How Sleep Apnea Affects Blood Pressure

6 Min Read

Do you have obstructive sleep apnea? It’s been estimated that up to 90 percent of people with sleep apnea don’t even know they have this sleep condition, and the reason is simple: they are asleep when the symptoms occur, so they need to have someone typically their sleep partner tell them about the apnea. The reason knowing about sleep apnea is especially important for our purposes is that about 50 percent of people who have essential hypertension have sleep apnea and about 50 percent of people with sleep apnea have essential hypertension.

Obstructive sleep apnea is defined as a condition in which individuals experience at least ten occasions per hour when the throat muscles relax and block the airway during sleep, causing the individual to stop breathing for about ten to twenty seconds or longer. This lack of breathing reduces the amount of oxygen in your blood and causes the brain to respond by briefly waking you up so your airway will reopen. Fortunately, you will rarely remember being awakened, but your body remembers, because you will feel tired the next day. The most apparent sign of obstructive sleep apnea is snoring, while some people snort, gasp, or make choking sounds as well. If you are middle-aged or older and are overweight, you are more likely to be affected by obstructive sleep apnea, but it can affect people of any age.

In fact, many people who have this sleep disorder don’t even realize it because it requires that their sleep partner tell them it is happening. Even then, many people don’t equate snoring or brief breathing stoppages with sleep apnea.

However, if your doctor asks you whether you snore, if you are excessively tired during the day, and if your sleep partner has told you about interrupted breathing events and you answer “yes” to any of these questions, then you could have obstructive sleep apnea. It’s true that not everyone who snores has obstructive sleep apnea. However, if your snoring is accompanied by periods of silence and not breathing it is likely sleep apnea. Other signs of obstructive sleep apnea is waking up with a sore throat or dry mouth, headache in the morning, and waking up abruptly accompanied by shortness of breath. If you also have high blood pressure, then this is important information you can use to help you improve both your sleep and your blood pressure.

The good news is that most studies that have looked at the impact of treatment for sleep apnea on blood pressure have found that it not only eliminates snoring, daytime tiredness, and interrupted breathing but also significantly lowered blood pressure. So how do you treat obstructive sleep apnea?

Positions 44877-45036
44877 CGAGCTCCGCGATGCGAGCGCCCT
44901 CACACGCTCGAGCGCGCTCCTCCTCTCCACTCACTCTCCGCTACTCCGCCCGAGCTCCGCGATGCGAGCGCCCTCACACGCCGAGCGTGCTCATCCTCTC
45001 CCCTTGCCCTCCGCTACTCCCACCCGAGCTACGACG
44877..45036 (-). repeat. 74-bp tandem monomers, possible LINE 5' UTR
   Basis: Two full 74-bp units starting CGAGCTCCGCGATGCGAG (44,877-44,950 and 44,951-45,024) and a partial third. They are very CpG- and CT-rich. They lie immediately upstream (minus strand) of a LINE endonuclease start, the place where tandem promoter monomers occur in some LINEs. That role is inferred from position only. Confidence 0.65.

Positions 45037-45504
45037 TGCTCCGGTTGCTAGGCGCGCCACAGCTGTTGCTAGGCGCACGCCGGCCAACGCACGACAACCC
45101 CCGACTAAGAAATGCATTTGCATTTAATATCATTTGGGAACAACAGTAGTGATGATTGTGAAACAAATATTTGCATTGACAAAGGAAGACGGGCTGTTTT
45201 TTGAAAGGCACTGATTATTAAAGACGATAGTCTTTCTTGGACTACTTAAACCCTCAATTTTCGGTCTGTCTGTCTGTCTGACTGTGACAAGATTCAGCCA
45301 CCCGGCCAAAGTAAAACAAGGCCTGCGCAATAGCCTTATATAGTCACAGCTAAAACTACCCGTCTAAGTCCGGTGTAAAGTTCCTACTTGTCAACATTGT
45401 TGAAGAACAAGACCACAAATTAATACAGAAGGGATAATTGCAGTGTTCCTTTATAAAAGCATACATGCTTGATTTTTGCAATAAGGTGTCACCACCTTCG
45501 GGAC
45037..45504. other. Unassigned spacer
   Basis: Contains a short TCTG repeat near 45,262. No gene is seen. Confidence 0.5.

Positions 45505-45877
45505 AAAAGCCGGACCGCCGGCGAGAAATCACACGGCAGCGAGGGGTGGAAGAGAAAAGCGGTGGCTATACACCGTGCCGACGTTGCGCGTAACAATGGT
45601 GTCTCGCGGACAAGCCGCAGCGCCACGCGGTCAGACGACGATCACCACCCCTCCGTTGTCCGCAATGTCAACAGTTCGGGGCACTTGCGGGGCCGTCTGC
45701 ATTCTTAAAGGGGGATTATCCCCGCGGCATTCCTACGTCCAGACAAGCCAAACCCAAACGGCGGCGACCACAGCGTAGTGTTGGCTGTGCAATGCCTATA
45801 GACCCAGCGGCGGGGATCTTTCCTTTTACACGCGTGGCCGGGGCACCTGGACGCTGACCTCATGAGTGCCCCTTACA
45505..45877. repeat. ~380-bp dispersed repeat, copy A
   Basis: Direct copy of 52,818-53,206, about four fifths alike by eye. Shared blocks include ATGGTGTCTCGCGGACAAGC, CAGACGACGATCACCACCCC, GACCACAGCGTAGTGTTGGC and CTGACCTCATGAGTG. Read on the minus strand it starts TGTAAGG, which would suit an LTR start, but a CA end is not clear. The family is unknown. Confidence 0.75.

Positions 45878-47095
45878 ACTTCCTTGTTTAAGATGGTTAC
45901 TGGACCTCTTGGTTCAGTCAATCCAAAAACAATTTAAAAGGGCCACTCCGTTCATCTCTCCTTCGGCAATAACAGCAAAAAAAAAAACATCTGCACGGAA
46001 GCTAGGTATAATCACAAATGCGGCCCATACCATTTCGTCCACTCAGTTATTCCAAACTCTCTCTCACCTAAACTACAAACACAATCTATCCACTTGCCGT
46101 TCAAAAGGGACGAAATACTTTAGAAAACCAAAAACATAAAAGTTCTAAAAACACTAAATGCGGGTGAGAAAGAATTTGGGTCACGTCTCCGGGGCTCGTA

Treating Obstructive Sleep Apnea

If you suffer with obstructive sleep apnea and hypertension, relief could be as easy as a few lifestyle changes, depending on the severity of your problem. For example:

Don’t sleep on your back

People with obstructive sleep apnea and/or who snore tend to sleep on their back. Make an effort to sleep on your side, and ask your sleep partner to help you. You might also use pillows behind your back to prevent you from rolling over on your back.

Drop some pounds

Being overweight is a significant risk factor for obstructive sleep apnea.

Limit your alcohol consumption

In fact, avoid alcohol altogether if you can, but if you do drink, have only one or two and don’t drink for about three or more hours before bedtime. Alcohol suppresses the nervous system, which can make it more difficult to breathe.

Stop smoking

Smoking causes your upper airway to swell, which can make sleep apnea worse.

Use a nasal decongestant

Rather than an over the-counter medication, you can choose a natural saline solution or use a neti pot to help clear your sinuses.


If your doctor diagnoses you with obstructive sleep apnea and natural treatments don’t provide enough relief, then you may get help from a machine that delivers air pressure through a mask you wear at night while you sleep. Continuous positive airway pressure (CPAP) provides air through a mask with just enough pressure to keep your upper airway passages open, which can prevent snoring and obstructive sleep apnea. There are several different types of CPAP, so be sure to discuss the options with your doctor. If wearing a mask while you sleep doesn’t work or is not acceptable, a dentist may fit you for an oral device that helps keep your throat open and/or your jaw forward while your sleep. Surgery is a last resort but can be arranged for severe obstructive sleep apnea or cases that involve enlarged tonsils or adenoids. One minimally invasive procedure for people with mild obstructive sleep apnea is the placement of implants in the soft palate. The implants help reduce the amount of collapse of the upper airway.

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